Academic journal article Atlantic Economic Journal

Bank Capital Regulation, Economic Stability, and Monetary Policy: What Does the Academic Literature Tell Us?

Academic journal article Atlantic Economic Journal

Bank Capital Regulation, Economic Stability, and Monetary Policy: What Does the Academic Literature Tell Us?

Article excerpt


Since 1988, under terms of the Basel Accord (now known as Basel I), national bank regulators have imposed bank capital regulations, both in the form of a traditional leverage requirement and 'risk-based' requirements relating measures of bank capital to a 'risk-weighted' measure of total assets. In light of concerns that banks had developed arbitrage techniques that undermined the intent of the Basel risk adjustments, considerable regulatory effort is under way across more than 100 nations to develop the so-called Basel II system. This new international bank regulatory framework is to be based on three 'pillars': risk-based capital requirements, discretionary supervisory discipline, and market discipline. Capital regulation is clearly the central pillar, however, with small banks facing a much more complex, risk-based capital-requirement system than under the Basel I system and large banks required to implement an even more sophisticated, internal-ratings-based (IRB) system for capital tabulation. The Basel II system is slated to go into effect gradually with a target completion date of 2011.

Considerable research, reviewed by Santos (2001), Stolz (2002), and VanHoose (2007), has been devoted to examining the effects of minimum bank capital requirements on bank balance-sheet choices, portfolio risks, and safety and soundness. Analyses of the implications of capital requirements at the level of an individual bank or the banking system typically treat the rest of the economy as exogenous. Nevertheless, as noted by Bliss and Kaufman (2003), because bank capital regulation impinges on balance-sheet responses of the banking system as a whole, capital requirements potentially can affect the broader economy. Furthermore, to the extent that bank capital regulation affects the channels through which monetary and real shocks influence equilibrium output and prices, the structure of capital requirements can alter the monetary policy transmission mechanism. Indeed, bank regulators conceivably could find themselves in conflict with monetary authorities. Virtually all studies of the microeconomic effects of bank capital regulation generate the following common conclusions:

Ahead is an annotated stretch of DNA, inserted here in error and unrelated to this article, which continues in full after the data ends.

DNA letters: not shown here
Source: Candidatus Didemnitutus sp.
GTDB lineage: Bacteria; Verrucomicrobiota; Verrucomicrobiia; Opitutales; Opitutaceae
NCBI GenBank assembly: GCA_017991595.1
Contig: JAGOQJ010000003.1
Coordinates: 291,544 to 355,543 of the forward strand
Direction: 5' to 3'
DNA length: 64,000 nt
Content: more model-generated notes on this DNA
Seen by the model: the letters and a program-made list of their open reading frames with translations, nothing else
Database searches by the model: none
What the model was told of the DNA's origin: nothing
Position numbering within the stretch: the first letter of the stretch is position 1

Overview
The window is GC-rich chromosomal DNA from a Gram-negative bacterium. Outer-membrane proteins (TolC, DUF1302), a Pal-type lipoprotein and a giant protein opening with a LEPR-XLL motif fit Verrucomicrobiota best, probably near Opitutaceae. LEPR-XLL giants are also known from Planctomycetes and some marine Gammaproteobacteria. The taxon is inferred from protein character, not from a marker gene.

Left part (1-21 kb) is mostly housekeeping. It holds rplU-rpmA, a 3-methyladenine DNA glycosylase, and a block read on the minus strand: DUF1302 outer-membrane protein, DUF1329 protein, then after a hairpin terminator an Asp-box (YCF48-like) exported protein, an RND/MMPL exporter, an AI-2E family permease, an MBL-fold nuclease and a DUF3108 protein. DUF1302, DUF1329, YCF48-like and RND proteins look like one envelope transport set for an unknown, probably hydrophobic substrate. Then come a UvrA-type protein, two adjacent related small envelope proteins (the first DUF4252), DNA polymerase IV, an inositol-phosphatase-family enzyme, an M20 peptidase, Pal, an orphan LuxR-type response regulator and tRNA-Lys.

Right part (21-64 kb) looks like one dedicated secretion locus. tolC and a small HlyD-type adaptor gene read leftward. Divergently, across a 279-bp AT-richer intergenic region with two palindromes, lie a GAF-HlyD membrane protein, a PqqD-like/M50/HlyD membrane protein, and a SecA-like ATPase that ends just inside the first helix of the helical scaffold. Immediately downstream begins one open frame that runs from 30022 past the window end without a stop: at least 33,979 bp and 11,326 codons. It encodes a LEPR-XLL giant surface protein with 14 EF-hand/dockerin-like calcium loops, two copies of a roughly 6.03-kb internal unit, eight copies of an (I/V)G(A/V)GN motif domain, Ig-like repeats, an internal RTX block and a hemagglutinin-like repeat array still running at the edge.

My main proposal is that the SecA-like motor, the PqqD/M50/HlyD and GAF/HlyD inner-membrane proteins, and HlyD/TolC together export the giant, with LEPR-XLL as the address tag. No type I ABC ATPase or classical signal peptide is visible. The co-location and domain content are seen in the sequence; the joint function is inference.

1. Short-run effects of binding risk-based capital requirements are reductions in individual bank lending and, in analyses that include consideration of endogenous loan-market adjustments, increases in equilibrium loan rates.

2. Longer-ran effects of risk-based capital regulation lead to increases in bank capital, both absolutely and relative to bank lending.

Taken together, the widespread agreement about these two sets of conclusions indicates that risk-based capital requirements have the potential to achieve one off-expressed objective: increasing the relative size of the 'capital cushion' protecting depositors and deposit insurers from losses in the event of isolated or widespread bank failures. During a short-run interval in which adjusting equity may prove costly, however, most of the adjustment to a regulatory capital tightening may occur via reductions in lending. Hence, it is possible that regulatory tightening of capital requirements could transmit short-term external shocks to aggregate credit and hence to the economy. In the longer term, simultaneous adjustments of bank equity and loans could alter the linkages from monetary policy instruments to the money stock, total credit, and economic activity. Thus, bank capital regulation has potential short-run and long-run monetary policy implications.

What has the literature to date revealed about how bank capital requirements may impinge on interest rates, aggregate bank credit, output and prices, and monetary policy effectiveness? This paper surveys research on three issues. The first issue, discussed in "Does Toughening Capital Requirements Boost Bank Capital Ratios and Create Credit Shocks'?," is the possibility that the toughening of regulatory capital standards can create a macroeconomic shock in the form of a 'credit crunch. …

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